A study was recently conducted in Guinea-Bissou, West Africa regarding the common occurrence of administering the DTP (diphtheria-tetanus-pertussis) and the measles vaccine at the same time. It is currently recommended that the measles vaccine be given at 9 months of age (after the 3 doses of DTP have already been given). However, many of the children in the population aren't able to go to the doctor to match this specific schedule. It has become very common for children to receive MV and DTP on the same visit. This study aimed to look at the risks associated with this practice.
The researchers enrolled children ages 9 months-48 months into 2 groups, one which received MV+DTP+OPV (the polio vaccine was constant between the two groups) and one which only received MV+OPV. All participants had previously received 2 doses of DTP. The Bandim Health Project (a recent infrastructure created to monitor health in Guinea-Bissou) documented morbidity and mortality in the two groups every three months. The results were most significant for the girls, with increased morbidity in the MV+DTP+OPV group from higher rates of diarrhea, use of medication, febrile disease with vesicular rash, and hospitalizations.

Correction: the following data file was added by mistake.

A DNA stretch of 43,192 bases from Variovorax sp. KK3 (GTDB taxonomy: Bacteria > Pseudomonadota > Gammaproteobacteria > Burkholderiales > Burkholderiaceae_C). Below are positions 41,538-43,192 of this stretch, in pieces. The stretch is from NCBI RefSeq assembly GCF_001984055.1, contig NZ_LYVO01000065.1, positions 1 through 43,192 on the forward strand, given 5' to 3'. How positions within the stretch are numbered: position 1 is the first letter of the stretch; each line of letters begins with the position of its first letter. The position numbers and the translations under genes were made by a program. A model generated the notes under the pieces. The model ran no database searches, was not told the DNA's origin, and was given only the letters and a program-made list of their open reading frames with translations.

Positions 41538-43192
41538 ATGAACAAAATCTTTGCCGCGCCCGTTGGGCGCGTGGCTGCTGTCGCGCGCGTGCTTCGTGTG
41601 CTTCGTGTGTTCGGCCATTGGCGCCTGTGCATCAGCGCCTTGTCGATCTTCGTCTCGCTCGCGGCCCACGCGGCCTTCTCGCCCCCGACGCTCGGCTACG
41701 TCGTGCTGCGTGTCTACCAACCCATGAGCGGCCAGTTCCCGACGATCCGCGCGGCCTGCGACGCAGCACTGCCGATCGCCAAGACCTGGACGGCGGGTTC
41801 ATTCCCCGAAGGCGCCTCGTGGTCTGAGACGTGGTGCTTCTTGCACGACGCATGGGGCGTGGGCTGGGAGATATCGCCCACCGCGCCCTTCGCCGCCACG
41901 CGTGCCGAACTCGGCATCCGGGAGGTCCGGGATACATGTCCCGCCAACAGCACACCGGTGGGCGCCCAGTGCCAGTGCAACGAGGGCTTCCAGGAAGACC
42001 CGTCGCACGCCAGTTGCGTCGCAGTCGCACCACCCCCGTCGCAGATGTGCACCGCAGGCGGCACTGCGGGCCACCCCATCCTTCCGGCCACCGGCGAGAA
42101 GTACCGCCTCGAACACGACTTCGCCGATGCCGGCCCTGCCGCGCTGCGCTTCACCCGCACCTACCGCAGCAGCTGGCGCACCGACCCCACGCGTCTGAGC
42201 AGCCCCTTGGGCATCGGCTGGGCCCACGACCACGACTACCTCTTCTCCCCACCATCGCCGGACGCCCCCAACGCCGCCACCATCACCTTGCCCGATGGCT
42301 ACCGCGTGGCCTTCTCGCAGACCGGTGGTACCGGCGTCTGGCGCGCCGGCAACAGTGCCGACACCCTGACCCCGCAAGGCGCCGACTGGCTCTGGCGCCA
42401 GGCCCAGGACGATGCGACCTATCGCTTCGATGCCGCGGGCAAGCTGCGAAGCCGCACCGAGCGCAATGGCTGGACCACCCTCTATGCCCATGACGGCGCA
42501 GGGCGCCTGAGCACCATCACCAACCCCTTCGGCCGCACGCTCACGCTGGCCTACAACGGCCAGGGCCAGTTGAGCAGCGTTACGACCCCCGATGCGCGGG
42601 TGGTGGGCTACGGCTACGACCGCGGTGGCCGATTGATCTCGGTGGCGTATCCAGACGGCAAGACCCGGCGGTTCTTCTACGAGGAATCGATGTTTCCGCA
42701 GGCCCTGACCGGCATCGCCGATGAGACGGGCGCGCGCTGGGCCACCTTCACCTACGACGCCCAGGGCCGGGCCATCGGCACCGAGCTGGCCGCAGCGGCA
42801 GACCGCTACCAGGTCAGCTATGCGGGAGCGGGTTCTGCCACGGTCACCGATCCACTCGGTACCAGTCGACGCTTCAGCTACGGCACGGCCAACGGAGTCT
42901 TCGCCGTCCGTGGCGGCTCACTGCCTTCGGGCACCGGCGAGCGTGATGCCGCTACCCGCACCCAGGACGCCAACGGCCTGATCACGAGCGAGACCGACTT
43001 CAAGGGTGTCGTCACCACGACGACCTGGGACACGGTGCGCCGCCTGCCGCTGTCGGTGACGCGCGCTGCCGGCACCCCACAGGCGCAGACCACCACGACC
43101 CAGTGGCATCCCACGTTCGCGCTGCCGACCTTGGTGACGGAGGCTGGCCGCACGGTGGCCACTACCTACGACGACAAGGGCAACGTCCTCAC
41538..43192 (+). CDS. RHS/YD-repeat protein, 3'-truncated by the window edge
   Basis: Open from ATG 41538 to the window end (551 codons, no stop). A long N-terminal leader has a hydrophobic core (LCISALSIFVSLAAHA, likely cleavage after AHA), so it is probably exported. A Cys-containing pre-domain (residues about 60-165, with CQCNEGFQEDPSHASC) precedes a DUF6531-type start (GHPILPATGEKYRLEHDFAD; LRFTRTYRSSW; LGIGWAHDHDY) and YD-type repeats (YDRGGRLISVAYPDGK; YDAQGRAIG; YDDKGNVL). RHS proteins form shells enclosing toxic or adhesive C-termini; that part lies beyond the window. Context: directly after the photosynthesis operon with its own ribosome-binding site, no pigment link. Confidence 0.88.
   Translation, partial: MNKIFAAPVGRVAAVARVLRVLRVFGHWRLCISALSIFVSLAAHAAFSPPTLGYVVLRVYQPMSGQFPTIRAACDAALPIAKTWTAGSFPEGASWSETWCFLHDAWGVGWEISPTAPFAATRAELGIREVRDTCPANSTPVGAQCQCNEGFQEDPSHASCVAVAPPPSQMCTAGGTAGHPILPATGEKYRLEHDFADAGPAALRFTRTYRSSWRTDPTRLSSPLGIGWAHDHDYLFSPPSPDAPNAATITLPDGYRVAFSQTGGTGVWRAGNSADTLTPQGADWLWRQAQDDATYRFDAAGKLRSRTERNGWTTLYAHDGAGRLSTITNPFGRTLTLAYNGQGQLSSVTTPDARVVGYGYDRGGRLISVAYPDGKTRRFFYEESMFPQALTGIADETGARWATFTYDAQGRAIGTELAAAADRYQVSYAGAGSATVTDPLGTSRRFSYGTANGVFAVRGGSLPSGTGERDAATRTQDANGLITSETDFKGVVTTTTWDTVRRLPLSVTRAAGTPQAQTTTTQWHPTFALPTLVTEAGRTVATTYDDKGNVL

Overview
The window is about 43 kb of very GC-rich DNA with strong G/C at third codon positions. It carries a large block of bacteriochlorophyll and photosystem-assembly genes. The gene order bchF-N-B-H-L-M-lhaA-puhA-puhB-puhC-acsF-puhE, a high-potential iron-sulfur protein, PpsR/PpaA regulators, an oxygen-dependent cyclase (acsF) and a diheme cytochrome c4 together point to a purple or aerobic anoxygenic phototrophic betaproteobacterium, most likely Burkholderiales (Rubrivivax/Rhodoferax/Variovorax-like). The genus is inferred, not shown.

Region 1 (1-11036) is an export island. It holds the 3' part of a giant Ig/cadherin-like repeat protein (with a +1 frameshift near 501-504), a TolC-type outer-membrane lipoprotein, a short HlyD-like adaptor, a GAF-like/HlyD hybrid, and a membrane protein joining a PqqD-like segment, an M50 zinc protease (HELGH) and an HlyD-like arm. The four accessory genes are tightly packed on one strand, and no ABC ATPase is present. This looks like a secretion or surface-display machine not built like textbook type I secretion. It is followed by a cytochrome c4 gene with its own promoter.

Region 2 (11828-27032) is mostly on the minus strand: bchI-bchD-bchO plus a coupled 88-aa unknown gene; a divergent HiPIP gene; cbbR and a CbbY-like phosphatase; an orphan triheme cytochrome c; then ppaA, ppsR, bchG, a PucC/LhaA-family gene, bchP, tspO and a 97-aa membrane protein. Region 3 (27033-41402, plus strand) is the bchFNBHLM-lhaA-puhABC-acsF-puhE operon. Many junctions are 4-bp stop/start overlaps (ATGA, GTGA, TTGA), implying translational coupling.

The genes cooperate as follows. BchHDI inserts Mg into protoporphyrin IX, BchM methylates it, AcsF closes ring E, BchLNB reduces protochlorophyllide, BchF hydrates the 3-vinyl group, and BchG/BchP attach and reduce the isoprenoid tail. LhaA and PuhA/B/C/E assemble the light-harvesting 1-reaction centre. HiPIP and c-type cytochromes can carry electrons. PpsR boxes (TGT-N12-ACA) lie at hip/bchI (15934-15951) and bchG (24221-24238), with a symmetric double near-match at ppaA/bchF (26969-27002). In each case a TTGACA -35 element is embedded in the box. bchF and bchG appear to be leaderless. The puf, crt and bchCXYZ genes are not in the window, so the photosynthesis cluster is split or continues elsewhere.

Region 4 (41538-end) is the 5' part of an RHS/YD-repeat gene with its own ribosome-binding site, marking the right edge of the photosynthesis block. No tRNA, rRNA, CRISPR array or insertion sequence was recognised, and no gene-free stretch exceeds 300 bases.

Although this article might be significant as an argument to keep to the recommended vaccine schedule, the evidence to directly link the administration of MV+DTP+OPV to increased morbidity seemed unsatisfactory to some degree, as there is likely a lot of variation in the lifestyles of each group that could have led to infection (if the behavior of the 2 groups was controlled more tightly, the results would seem less like correlation). Given the fact that the trial could have been more tightly controlled, it might have been unwise to publish results condemning vaccine use in case it triggers uneasiness among the population